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Praise of Folly (1511)

Few books make you chuckle as often as Erasmus’s Moriae Encomion or Praise of Folly. Unsparingly, Erasmus criticizes the world around him. People are not made for wisdom. They love fairy tales. The more absurd something is, the more people admire it. In short, humanity is being scolded. The representatives of the Church in particular are in the thick of it.

But is all of it meant to be taken seriously? After all, it is Lady Folly, not Erasmus, who is delivering the criticisms. Satire with a false bottom then?

Praise of Folly was first printed in 1511. The book immediately became a bestseller. Erasmus would not have anticipated such a popular success. He wrote it in 1509 more or less to pass the time he had to spend in bed due to illness, and of course he wrote it in Latin—the scholar’s, not the common man’s, language. Praise of Folly has been translated many times in many languages: in Dutch, English, French, German, Russian, Spanish, Portugese, Greek, Hebrew, Esperanto, and so on.

 

ASD (Opera Omnia, Amsterdam 1969-)

The publication of Erasmus's Opera Omnia is a long-term KNAW project dating back to an initiative in Rotterdam in 1960. Unlike the old editions of Basel (1538-1540) and Leiden (1703-1706), the new edition shows the changes that Erasmus made to his works over the years. The new edition provides a "purified" or "critical" Latin text (no translation). Moreover, every text has an introduction and a commentary in French, German or English. The aim is to complete the Erasmus project in around 2015.

Erasmus Writings List alphabetical.pdf
Erasmus Writings List chronological.pdf

The project is carried out under the auspices of the Union Académique Internationale (UAI) and the Conseil international pour l'édition des oeuvres complètes d'Erasme. There is close collaboration with the Canadian project "Collected Works of Erasmus" (CWE, see below) to provide an English translation with a commentary on Erasmus's letters and writings.

Like the Basel edition (Froben, 1538–1540) and the Leiden edition (Van der Aa, 1703–1706), the Amsterdam edition has been subdivided into nine "ordines" or categories according to Erasmus's own wishes. Each "ordo" contains a specific literary or thematic category within Erasmus's oeuvre:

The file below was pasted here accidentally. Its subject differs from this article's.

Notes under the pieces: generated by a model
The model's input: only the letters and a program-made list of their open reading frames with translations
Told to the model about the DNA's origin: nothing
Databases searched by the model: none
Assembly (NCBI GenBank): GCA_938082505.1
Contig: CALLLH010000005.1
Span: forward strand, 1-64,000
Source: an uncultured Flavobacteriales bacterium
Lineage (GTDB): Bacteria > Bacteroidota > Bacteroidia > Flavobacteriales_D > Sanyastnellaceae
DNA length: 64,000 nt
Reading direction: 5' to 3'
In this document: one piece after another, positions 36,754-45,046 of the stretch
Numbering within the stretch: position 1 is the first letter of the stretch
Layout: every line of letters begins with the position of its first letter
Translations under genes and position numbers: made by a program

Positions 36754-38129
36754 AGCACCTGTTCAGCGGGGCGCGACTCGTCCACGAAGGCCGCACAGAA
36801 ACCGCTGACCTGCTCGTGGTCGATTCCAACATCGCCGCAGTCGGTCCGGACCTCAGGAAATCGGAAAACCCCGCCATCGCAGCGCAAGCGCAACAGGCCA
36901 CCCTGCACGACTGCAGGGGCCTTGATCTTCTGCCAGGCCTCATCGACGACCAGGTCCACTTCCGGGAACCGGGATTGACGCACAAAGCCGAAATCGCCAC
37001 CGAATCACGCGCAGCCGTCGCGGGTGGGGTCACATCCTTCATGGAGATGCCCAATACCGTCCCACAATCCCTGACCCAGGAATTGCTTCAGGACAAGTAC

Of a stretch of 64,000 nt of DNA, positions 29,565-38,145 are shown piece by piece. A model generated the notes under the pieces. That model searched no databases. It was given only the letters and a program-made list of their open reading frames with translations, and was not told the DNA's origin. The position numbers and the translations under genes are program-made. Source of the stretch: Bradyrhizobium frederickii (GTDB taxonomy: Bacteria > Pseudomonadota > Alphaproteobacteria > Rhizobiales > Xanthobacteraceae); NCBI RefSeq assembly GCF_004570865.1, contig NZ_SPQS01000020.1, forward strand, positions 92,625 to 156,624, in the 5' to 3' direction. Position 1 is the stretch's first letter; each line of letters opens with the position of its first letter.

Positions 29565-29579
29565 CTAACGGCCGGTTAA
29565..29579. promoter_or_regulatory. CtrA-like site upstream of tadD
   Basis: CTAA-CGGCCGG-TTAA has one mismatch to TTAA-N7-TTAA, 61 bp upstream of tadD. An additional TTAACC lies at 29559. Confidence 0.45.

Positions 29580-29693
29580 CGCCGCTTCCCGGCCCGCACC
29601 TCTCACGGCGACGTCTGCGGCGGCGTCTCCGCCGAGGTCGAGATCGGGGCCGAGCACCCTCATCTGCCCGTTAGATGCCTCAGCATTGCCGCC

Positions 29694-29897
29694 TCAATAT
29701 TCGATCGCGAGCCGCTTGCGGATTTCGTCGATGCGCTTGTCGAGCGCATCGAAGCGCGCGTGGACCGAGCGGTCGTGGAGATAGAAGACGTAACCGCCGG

1. Works furthering language arts
  2. Adages
  3. Correspondence
  4. Works furthering moral education
  5. Works promoting piety
  6. Annotated edition of the New Testament
  7. Paraphrases on the New Testament
  8. Editions and translations of patristic works
  9. Apologiae

 

CWE (Collected Works of Erasmus)

The predilection of the CRRS for Erasmiana in all of its manifestations – early editions of Erasmus and his contemporaries, studies, lectures – is easy to detect. But there’s an ideal use for all of this: since the 1970s the University of Toronto Press has been publishing an edition of Erasmus’s complete correspondence and other major writings. The Collected Works of Erasmus (CWE), under the general editorship of Professor James K. McConica, President of the Pontifical Institute of Mediaeval Studies, has produced over 60 volumes so far, and the final total will be 89, including Contemporaries of Erasmus, a three-volume biographical register of those mentioned in Erasmus’s writings. The CWE is the largest translation project ever undertaken by a Canadian press. It is a bit incredible that such a massive task was ever begun, and that it is still active in a time when scholars are so pressed to demonstrate immediate practical results and the applicability of their research.

The idea originated back in the summer of 1968, when Ron Schoeffel of the University of Toronto Press decided that he'd like to read Erasmus’s letters but couldn’t find an English edition in the card catalogue of the library. He thought that there must be some mistake. There wasn’t. The letters of one of the greatest humanist thinkers and most important figures of the Renaissance and Reformation were only available in Latin, and just a few of his other writings existed in English. Back at the Press, Schoeffel consulted with the Managing Editor, Francess Halpenny, and with other colleagues and scholars about the possibility of having the Press produce and publish a translation of Erasmus’s writings. Bold plans were fashionable and also manageable in those days; by the end of 1968 the CWE was launched, with an estimated 40 volumes planned – not merely Erasmus’s letters but also his other major writings – translated, annotated, outfitted with extensive scholarly apparatus, and carefully situated in the cultural, theological, grammatical, political, philosophical, and bibliographical context of his time. Since then, the final count has increased to 89 volumes and it will take another twenty or so years before the work is completed and all the volumes are published.

It hasn’t always been easy going. Although the CWE began with the assurance of ongoing grant funding, that ended in 1998 when the Social Sciences and Humanities Research Council of Canada decided to shift its emphasis in the awarding of grants. But the University of Toronto Press has continued to support both the research and publication costs of the edition, and with occasional financial assistance from individuals and institutions and the invaluable support of the scholarly community at large, the project has not only survived but flourished. The Collected Works of Erasmus has been called ‘one of the great megaprojects in the history of Canadian publishing’ (Ottawa Citizen), and ‘a magnificent achievement, one of the scholarly triumphs of our time’ (Lisa Jardine, Common Knowledge).

Kim Yates, Assistant to the Director

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